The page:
- Edmond T. Johnson
(b Memphis, TN, 17 June 1957). American artist, composer, performer, and instrument inventor best known for inventing the Long String Instrument. Originally interested in visual and performance art, Fullman attended the Kansas City Art Institute where she began to incorporate sound into her works, at first through the manipulation of magnetic tape. Her first major work was the Metal Skirt Sound Sculpture (1980), an assemblage consisting of amplified guitar strings stretched between the artist’s shoes and a pleated metal skirt. Indirectly influenced by Alvin Lucier’s Music on a Long Thin Wire (1977), Fullman began experimenting with extended lengths of wire in 1980 and gave the first public performance on a prototype of the Long String Instrument at the Walker Art Gallery in Minneapolis in November 1981.The design of the Long String Instrument has varied significantly over time and in different installations. It generally consists of several dozen stainless steel, phosphor bronze, or brass wires that are arranged in groups stretched horizontally at about waist height. Depending on the specific installation, the wires span from about 15 to 90 metres. At one end the strings are affixed perpendicularly to the soundboards of securely anchored wooden box resonators (designed in cooperation with the instrument maker Stephen Wise). The strings extend to blocks where they are fastened to tuning pins and tensioned just below their breaking point in order to maximize resonance. A brass capo of unique design (originally a C-clamp) on each string determines its vibrating length. Because the sound arises from longitudinal rather than transverse vibrations, string material (density) and length alone determine pitch, not tension (about 18 kg per string) or thickness. Consequently, the strings sound at a much higher pitch than might be expected from their length. Once tensioned, the strings are tuned by means of the capos in a flexible system of just intonation and typically encompass a range of three octaves down from a′, produced by a string with a sounding length of about 3.66 metres. Different string materials produce different timbres and optimal pitches. The basic performance technique involves the player(s) walking slowly between groups of wires while rubbing rosin-coated fingertips along the wires with varying degrees of speed and pressure. Other techniques include plucking the strings and pulling loops of cord along them and rubbing them with shaped blocks of wood, generating rich spectra of overlapping partials. Various sonic effects occur at nodal points along the strings. For her compositions Fullman has developed a notation that indicates articulation and location along the string length. Fullman has installed the Long String Instrument at numerous sites across the USA and Europe and has performed and recorded extensively with it. Another of her inventions is the Water Drip Drum, which uses tiny valves to control water dripping rhythmically onto a metal pan connected to an amplifier.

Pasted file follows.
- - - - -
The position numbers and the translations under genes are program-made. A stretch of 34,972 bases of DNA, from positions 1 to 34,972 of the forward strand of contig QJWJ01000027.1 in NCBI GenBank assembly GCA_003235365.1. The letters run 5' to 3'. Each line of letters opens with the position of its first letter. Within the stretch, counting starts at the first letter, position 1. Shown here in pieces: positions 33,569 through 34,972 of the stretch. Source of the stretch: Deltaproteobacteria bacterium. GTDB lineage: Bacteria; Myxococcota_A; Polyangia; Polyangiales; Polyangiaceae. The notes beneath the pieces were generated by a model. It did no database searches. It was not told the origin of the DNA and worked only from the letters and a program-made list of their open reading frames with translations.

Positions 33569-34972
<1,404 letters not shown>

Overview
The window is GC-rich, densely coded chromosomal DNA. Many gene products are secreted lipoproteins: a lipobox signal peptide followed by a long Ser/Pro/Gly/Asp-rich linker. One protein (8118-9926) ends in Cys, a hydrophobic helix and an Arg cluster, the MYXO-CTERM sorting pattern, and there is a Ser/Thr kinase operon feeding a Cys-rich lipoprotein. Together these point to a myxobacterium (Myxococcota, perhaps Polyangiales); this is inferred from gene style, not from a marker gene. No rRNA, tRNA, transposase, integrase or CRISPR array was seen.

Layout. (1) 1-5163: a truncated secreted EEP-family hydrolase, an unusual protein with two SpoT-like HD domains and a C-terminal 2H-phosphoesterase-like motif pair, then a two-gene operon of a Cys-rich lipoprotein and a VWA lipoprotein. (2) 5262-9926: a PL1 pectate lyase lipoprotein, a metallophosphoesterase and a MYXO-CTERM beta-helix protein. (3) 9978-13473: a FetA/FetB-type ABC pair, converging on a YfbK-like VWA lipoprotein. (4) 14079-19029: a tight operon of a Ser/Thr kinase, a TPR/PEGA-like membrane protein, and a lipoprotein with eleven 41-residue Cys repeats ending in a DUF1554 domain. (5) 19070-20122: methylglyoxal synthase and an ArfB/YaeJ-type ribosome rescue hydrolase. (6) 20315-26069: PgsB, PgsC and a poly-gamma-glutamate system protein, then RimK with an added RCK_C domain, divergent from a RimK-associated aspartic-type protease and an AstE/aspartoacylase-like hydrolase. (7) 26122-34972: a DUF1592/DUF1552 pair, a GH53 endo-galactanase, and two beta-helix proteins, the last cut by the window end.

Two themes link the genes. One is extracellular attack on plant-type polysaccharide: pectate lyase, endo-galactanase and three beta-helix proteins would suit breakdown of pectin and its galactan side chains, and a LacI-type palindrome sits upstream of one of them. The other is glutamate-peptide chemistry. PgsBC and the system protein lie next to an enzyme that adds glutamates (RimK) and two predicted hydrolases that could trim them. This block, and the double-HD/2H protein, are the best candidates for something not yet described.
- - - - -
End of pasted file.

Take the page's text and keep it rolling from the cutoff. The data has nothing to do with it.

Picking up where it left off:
- M. Hovancsek: ‘Ellen Fullman’s Long String Instrument’, Experimental Musical Instruments, vol.13/3 (1998), 28–30
- E. Fullman: ‘The Long String Instrument’, Musicworks (2003), no.85, pp. 20–28
- E. Fullman: ‘A Compositional Approach Derived from Material and Ephemeral Elements’, Leonardo Music Journal, vol.22 (Dec 2012), 3–10